Mutation detection in human in vitro fertilized embryos using whole-genome sequencing
Pre-implantation genetic diagnosis (PGD) is used in fertility clinics to detect large chromosomal abnormalities or genetic mutations passed on by parents to their in vitro fertilized (IVF) embryos. However, it is not possible to comprehensively scan the embryo's genome to detect spontaneous mutations. In a study published online today in Genome Research, scientists developed a whole-genome sequencing approach using 5- to 10-cell biopsies from human embryos to detect potential disease-causing mutations.
Researchers from Complete Genomics, Reprogenetics, and the NYU Fertility Center sequenced three biopsies from two IVF embryos in attempt to detect de novo mutations, those that arise spontaneously in the egg or sperm and are not inherited from either parent. These types of mutations are thought to account for a large fraction of severe intellectual disability, autism, epileptic encephalopathies, and other congenital disorders.
Since only 5 to 10 cells can be biopsied from a blastocyst embryo, the DNA is amplified before sequencing. This amplification process introduces thousands of errors that appear to be de novo mutations. Until now, it has been difficult to disentangle the sequencing errors from true de novo mutations. Using their previously published method Long Fragment Read (LFR) technology, the researchers assigned DNA fragments to the maternal or paternal genome using DNA barcodes and were able to remove over 100,000 sequencing errors, reducing the error rate approximately 100-fold over previous studies.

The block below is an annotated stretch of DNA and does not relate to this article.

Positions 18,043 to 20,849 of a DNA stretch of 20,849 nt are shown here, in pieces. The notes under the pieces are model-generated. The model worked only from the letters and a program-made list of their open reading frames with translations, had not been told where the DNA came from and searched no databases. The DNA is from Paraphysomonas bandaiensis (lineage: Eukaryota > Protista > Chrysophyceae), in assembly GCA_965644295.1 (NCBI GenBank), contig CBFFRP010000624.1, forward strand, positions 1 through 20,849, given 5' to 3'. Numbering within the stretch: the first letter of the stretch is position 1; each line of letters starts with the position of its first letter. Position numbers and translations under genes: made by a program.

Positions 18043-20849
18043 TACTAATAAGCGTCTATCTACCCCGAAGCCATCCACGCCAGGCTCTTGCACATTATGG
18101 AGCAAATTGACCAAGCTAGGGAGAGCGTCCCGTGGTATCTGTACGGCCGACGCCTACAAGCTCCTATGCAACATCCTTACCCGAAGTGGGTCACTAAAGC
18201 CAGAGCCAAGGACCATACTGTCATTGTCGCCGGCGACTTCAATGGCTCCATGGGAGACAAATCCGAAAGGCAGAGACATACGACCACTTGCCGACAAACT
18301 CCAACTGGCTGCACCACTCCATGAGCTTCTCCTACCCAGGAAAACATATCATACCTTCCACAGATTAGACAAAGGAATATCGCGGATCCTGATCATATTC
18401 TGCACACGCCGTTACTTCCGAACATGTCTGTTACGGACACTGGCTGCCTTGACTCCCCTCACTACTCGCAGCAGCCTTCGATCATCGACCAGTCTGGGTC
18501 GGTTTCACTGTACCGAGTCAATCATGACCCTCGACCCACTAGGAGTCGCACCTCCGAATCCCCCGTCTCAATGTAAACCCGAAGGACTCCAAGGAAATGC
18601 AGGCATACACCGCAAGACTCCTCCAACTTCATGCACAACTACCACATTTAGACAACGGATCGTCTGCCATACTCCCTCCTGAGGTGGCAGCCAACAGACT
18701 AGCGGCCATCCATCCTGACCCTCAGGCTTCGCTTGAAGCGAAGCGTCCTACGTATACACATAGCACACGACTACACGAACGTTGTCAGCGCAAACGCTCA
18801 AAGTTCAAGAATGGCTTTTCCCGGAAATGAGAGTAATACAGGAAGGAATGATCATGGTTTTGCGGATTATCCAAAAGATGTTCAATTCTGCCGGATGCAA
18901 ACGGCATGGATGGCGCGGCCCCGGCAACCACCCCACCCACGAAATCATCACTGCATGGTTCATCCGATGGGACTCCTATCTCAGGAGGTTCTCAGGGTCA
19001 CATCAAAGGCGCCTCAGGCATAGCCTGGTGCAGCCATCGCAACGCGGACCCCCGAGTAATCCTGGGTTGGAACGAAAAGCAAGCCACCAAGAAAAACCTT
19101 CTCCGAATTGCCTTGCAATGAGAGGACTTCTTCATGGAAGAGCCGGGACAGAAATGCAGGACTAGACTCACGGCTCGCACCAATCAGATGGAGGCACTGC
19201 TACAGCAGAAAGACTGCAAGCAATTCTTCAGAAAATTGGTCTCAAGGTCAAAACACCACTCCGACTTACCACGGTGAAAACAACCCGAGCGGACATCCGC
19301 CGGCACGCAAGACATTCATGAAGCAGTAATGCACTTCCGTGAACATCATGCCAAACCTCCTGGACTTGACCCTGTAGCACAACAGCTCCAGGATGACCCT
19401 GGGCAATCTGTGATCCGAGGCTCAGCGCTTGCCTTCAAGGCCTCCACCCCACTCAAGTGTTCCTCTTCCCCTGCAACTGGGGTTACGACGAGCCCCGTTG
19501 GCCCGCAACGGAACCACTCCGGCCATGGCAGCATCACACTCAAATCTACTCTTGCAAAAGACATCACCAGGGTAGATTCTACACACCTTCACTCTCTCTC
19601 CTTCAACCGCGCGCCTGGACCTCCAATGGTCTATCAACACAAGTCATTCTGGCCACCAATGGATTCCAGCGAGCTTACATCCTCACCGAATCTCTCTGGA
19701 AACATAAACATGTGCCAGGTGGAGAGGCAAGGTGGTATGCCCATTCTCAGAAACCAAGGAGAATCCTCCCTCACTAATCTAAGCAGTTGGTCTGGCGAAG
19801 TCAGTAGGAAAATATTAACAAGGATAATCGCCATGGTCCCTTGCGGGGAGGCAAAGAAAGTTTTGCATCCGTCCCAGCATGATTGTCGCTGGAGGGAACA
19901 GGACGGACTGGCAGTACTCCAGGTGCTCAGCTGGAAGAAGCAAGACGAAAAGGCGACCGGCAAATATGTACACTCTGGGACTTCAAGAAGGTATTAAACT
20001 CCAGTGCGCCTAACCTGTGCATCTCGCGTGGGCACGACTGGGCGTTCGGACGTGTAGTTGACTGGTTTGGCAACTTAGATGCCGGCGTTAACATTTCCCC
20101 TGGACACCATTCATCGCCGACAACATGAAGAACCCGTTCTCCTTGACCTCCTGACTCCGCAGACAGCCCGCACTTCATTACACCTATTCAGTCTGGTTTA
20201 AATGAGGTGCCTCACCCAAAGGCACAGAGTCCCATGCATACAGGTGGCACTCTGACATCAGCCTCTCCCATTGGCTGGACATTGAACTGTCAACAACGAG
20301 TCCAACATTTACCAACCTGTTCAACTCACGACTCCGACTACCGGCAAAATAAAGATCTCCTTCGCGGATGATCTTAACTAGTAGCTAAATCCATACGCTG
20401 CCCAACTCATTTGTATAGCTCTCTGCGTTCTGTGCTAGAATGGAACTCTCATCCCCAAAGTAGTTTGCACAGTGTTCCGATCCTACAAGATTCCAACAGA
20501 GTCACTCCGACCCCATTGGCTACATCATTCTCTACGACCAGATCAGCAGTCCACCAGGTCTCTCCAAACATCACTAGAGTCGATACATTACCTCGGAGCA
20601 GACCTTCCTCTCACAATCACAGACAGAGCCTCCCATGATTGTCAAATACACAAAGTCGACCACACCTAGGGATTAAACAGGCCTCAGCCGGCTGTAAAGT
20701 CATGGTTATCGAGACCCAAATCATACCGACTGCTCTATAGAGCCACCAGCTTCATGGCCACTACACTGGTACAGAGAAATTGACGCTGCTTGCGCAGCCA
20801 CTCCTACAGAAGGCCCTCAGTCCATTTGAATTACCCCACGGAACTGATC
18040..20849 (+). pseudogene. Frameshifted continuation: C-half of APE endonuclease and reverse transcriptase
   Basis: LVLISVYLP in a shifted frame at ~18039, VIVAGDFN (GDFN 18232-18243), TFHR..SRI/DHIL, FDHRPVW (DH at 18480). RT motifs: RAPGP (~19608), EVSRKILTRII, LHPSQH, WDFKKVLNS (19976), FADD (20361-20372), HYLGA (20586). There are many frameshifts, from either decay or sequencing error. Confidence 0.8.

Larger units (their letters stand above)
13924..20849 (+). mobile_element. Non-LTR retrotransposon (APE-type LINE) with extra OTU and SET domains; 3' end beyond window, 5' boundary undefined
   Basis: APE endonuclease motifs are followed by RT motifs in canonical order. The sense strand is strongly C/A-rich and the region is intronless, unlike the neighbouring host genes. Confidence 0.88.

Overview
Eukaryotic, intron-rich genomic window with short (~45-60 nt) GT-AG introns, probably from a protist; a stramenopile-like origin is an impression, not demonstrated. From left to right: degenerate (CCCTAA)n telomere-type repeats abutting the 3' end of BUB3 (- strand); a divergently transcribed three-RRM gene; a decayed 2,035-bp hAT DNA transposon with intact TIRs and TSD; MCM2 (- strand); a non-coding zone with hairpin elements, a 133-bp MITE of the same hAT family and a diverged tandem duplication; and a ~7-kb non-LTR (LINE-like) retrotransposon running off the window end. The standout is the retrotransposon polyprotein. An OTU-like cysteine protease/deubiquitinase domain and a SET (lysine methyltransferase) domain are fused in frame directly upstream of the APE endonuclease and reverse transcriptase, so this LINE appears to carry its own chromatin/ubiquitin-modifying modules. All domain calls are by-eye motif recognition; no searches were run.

"Because each individual carries on average less than 100 de novo mutations, being able to detect and assign parent of origin for these mutations, which are the cause of many diseases, required this extremely low error rate," said co-corresponding authors Brock Peters and Radoje Drmanac from Complete Genomics. Overall, the researchers detected 82% of all de novo changes in the IVF embryos; this is the first demonstration that a large majority of single base de novo mutations could be detected in a PGD test.
In one embryo, the researchers did not find any de novo mutations in protein-coding regions of the genome. However, in another other embryo from the same couple, the researchers found two coding mutations in the ZNF266 and SLC26A10 genes that may be potentially damaging. The authors point out, however, that it is currently unknown if there would be any health consequences for a child born with these mutations.
"The biggest hurdle now is one of how to analyze the medical impact of detected mutations and make decisions based on those results," said Peters and Drmanac.
In addition to PGD, this new methodology could be useful for other applications in which cells are limited, such as sequencing circulating tumor cells (CTCs) or circulating fetal cells (CFCs), each of which are present in rare subpopulations in the blood.